I agree that It Would Be Nice If.  But i simply do not believe that disjoint self-evaluating keywords will spread much beyond their current niche, nor that implementers will be willing to add them merely because R7RS-large says they should.  They have to go deep down into the compilation/evaluation strategy, not just a bag on the side like SRFI 170 where most systems have FFIs of some sort already.  If it comes to that, #:foo is no shorter than "foo", and will behave the same way if the implementation interns literal strings.

On Wed, Nov 6, 2019 at 5:49 AM Marc Nieper-Wißkirchen <xxxxxx@nieper-wisskirchen.de> wrote:
Keyword read syntax would have more uses than just for keyword
arguments so it would be great if such a thing would be added to

"syntax-rules" macros match identifiers hygienically (and not the
underlying symbols using "eq?"/"equal?"). Sometimes, however, we want
something that is matched using "equal?". At the moment, we can only
use strings and numbers (and booleans and chars) in "syntax-rules"
macros for that.

For example, take a look at SRFI 165's "define-computation-type" and
especially the definition of "clause" there. There, I am using the
string "immutable" as a marker in the syntax, while an identifier
named immutable might have been more natural. Then, however, I would
have had to bind the identifier "immutable" and export it by SRFI 165.

Now, keywords would be matched using "eq?"/"equal?" by "syntax-rules"
macros. Thus, I could have simply used the keyword "immutable:" (or
":immutable" or "#'immutable" instead of the string "immutable" in
SRFI 165, which would have looked much nicer) if keywords were

Another use case is the definition of record types (especially in the
context of inheritance):

(define-record-type <rtd> (make-record field1) (field1 getter setter))

Record field names like "field1" are matched hygienically as
identifiers in SRFI 150 and in R7RS-small (at least, this seems to
have been intended by WG1) and this has quite a number of advantages,
but when it comes to inheriting such records across libraries, it may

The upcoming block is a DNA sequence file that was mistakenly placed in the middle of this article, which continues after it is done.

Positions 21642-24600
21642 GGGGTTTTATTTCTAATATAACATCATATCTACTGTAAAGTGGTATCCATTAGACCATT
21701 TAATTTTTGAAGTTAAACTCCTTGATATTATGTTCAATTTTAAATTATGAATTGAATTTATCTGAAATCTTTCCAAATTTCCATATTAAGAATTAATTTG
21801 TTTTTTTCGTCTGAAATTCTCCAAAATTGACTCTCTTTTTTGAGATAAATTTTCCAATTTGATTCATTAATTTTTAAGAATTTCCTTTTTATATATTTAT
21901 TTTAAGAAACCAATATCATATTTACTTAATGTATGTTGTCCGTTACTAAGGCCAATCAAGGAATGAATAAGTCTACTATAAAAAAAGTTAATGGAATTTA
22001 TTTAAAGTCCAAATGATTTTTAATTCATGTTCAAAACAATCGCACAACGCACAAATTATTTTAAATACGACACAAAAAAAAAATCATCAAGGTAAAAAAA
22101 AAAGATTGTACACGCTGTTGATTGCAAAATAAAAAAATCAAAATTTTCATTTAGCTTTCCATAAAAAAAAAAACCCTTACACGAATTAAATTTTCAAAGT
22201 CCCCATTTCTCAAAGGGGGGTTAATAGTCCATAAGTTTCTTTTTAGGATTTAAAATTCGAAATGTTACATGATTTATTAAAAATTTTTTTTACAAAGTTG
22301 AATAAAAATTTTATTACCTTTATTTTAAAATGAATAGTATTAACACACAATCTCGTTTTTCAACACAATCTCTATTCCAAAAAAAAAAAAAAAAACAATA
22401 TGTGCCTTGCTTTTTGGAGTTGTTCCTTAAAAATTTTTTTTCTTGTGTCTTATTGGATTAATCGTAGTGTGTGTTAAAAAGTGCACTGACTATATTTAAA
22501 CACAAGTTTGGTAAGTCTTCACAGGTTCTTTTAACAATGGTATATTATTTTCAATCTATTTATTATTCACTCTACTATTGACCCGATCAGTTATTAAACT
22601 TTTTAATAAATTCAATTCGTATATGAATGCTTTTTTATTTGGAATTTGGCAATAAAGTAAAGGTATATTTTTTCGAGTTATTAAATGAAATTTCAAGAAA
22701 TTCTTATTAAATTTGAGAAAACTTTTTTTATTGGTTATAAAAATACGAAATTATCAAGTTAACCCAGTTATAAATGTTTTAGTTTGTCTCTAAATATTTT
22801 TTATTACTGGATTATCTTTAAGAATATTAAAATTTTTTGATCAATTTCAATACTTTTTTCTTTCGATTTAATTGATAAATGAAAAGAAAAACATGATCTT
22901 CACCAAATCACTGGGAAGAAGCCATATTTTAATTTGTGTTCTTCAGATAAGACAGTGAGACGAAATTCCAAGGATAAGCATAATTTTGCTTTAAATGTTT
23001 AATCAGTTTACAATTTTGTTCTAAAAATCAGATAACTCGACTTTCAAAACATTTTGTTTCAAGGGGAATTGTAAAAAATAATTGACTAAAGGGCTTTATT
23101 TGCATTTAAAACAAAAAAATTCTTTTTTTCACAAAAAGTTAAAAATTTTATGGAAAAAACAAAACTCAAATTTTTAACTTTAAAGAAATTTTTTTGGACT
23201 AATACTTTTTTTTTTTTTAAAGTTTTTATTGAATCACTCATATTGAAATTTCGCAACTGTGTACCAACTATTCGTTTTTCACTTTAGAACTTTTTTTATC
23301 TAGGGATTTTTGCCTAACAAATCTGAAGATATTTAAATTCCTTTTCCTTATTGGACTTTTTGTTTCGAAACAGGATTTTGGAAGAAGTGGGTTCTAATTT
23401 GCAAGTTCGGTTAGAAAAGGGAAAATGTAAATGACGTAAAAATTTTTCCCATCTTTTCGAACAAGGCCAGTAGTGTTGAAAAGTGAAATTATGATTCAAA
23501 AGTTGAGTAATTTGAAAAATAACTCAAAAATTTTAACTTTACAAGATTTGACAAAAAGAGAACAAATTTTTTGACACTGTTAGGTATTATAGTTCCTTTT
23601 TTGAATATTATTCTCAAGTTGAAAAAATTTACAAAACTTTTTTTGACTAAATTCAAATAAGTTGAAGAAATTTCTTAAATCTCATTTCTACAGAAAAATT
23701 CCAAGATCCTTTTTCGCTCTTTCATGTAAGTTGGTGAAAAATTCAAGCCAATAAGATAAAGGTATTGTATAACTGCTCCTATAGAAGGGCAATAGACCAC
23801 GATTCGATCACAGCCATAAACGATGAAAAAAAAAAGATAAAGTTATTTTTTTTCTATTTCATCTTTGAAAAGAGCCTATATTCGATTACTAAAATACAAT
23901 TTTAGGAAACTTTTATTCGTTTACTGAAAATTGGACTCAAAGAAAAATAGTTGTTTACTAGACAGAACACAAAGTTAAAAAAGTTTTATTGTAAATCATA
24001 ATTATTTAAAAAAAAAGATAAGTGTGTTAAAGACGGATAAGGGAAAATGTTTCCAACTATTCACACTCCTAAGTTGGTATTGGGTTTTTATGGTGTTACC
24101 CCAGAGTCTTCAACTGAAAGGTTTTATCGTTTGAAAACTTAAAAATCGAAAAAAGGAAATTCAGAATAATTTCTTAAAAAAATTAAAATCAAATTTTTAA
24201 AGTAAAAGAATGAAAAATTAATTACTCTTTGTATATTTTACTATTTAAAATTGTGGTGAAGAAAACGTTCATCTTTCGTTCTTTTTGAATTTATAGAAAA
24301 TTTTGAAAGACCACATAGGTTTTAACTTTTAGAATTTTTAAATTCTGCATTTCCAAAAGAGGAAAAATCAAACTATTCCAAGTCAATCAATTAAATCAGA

be more convenient if these record file names do not have to be ex-
and imported. Thus SRFI 150 allows to use strings instead (ugly!) but
proposes to use keywords (nicer!) when they are available when
non-hygienic matching is wanted:

(define-record-type <rtd> (make-record field1:) (field1: getter setter)).


If we don't want to use (or cannot use) the prefix "#'" for keywords,
I would suggest adding SRFI 88 to R7RS-large. By default, the reader
would read "foo:" as an identifier (to preserve compatibility to
R7RS-small), but a reader flag to be introduced would switch the
reader to read "foo:" as the keyword "foo:" (whose stringified name is
"foo"). Furthermore "|foo:|" would be read as a symbol, "|foo|:" as a

Thus, every Scheme port would get a flag (much like the case-folding
flag) that can be enabled to support keywords. When enabled on output
ports, keywords can be written. Symbols ending with ":" would be
written using the "|...|" syntax.

An extension of the port API would allow to get and set the
case-folding and other flags on ports programmatically.

-- Marc

Am So., 3. Nov. 2019 um 23:34 Uhr schrieb Lassi Kortela <xxxxxx@lassi.io>:
> > I don't know.  All lexical syntax ideas are on a separate docket so that
> > people can fix their read implementations (which can be very complex) once
> > and only once rather than piecemeal.
> If R7RS-large gets keyword read syntax, then it can in principle omit
> the SRFI 177 hack of treating `foo:` and `:foo` symbols as keywords.

Prof. Dr. Marc Nieper-Wißkirchen

Universität Augsburg
Institut für Mathematik
Universitätsstraße 14
86159 Augsburg

Tel: 0821/598-2146
Fax: 0821/598-2090

E-Mail: xxxxxx@math.uni-augsburg.de
Web: www.math.uni-augsburg.de/alg/mitarbeiter/mnieper/